All three people had received two COVID-19 vaccines, but not a booster, and reported only mild symptoms.
ROSENBERG, Texas — The first confirmed cases of the omicron variant of COVID-19 have been reported in Fort Bend County, according to the health department.
All three people had received two COVID-19 vaccines, but not a booster, and reported only mild symptoms. They all said they hadn’t traveled recently.
The full impact of omicron is still unknown, but experts reiterate the importance of vaccines to help hold off an outbreak.
“We can protect ourselves and those at highest risk by getting vaccinated, including with boosters, staying away from others when we are ill, getting tested when appropriate, and wearing face coverings indoors or at crowded events with close contact,” said Dr. Jacquelyn Minter, Director and Health Authority for Fort Bend County Health & Human Services.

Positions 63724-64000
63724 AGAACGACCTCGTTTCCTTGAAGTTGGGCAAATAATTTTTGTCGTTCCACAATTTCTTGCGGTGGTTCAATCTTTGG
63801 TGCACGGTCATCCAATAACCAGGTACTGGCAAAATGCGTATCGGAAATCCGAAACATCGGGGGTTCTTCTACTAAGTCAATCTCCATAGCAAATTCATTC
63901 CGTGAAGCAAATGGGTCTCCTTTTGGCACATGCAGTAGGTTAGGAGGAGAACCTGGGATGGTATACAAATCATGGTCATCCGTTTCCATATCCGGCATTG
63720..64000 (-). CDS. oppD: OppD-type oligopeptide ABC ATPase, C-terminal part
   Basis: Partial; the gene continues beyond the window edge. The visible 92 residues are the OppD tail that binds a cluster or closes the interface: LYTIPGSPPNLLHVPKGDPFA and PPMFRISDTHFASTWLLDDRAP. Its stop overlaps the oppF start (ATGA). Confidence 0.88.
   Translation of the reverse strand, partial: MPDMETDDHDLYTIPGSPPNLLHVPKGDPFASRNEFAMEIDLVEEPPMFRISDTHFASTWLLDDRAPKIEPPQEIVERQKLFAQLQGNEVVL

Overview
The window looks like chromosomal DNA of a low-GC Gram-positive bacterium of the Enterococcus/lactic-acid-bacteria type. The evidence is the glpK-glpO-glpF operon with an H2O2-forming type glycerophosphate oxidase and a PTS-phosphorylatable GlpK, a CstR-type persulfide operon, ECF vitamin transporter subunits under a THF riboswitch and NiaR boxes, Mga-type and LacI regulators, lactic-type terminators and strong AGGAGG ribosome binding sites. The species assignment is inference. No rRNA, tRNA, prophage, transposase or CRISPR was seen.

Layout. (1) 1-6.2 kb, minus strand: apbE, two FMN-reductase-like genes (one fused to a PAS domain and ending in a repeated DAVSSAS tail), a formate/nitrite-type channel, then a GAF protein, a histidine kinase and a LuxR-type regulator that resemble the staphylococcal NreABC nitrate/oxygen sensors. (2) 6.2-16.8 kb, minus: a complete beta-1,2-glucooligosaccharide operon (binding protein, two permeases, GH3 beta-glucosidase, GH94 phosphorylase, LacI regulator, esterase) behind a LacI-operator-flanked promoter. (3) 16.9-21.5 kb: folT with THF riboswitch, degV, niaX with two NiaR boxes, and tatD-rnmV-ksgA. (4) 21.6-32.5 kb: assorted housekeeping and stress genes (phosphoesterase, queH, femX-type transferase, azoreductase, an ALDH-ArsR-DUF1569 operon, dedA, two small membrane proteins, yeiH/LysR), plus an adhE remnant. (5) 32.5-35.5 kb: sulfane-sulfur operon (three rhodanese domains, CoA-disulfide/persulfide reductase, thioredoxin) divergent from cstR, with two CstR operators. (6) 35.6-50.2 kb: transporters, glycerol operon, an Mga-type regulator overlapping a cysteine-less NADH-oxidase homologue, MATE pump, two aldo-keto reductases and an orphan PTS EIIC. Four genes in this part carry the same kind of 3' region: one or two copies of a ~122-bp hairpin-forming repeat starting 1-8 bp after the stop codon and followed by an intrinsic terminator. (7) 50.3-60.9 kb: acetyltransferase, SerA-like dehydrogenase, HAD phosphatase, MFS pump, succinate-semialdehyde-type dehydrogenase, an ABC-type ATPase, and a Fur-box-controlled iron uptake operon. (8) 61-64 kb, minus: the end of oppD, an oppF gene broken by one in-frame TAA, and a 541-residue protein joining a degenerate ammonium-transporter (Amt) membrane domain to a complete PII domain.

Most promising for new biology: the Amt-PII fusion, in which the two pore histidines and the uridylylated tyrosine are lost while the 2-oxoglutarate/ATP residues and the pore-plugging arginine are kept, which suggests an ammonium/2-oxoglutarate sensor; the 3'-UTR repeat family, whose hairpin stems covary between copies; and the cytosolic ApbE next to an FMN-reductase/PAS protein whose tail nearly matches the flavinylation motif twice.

Methodist Houston reported nine confirmed cases in Houston this week. They didn’t say whether those patients’ symptoms were also mild or if they’d been vaccinated.
“What we can share is essentially these patients are from all over the Houston area,” said Dr. Wesley Long, Houston Methodist.
The news comes days after the Houston Health Department detected omicron in wastewater. Just like the patients at Houston Methodist, it showed up at water treatment facilities located all over the city.
Harris County also reported a case involving a woman in her 40s who lives in the northwest part of the county.
“This is expected. The response shouldn’t be panic. The response really needs to be that our best defense is the vaccine,” said Long.
COVID-19 HUB Data report for 12-9-21. Today 68 new cases of #COVID19 and 4 deaths were reported. The current number of reported active cases is 1,557. pic.twitter.com/KJrbbvmCzK
— Health & Human Ser. (@FortBendHealth) December 10, 2021
Booster shots are recommended for adults six months after receiving the second dose of the Pfizer and Moderna vaccines, or two months after getting the Johnson & Johnson vaccine.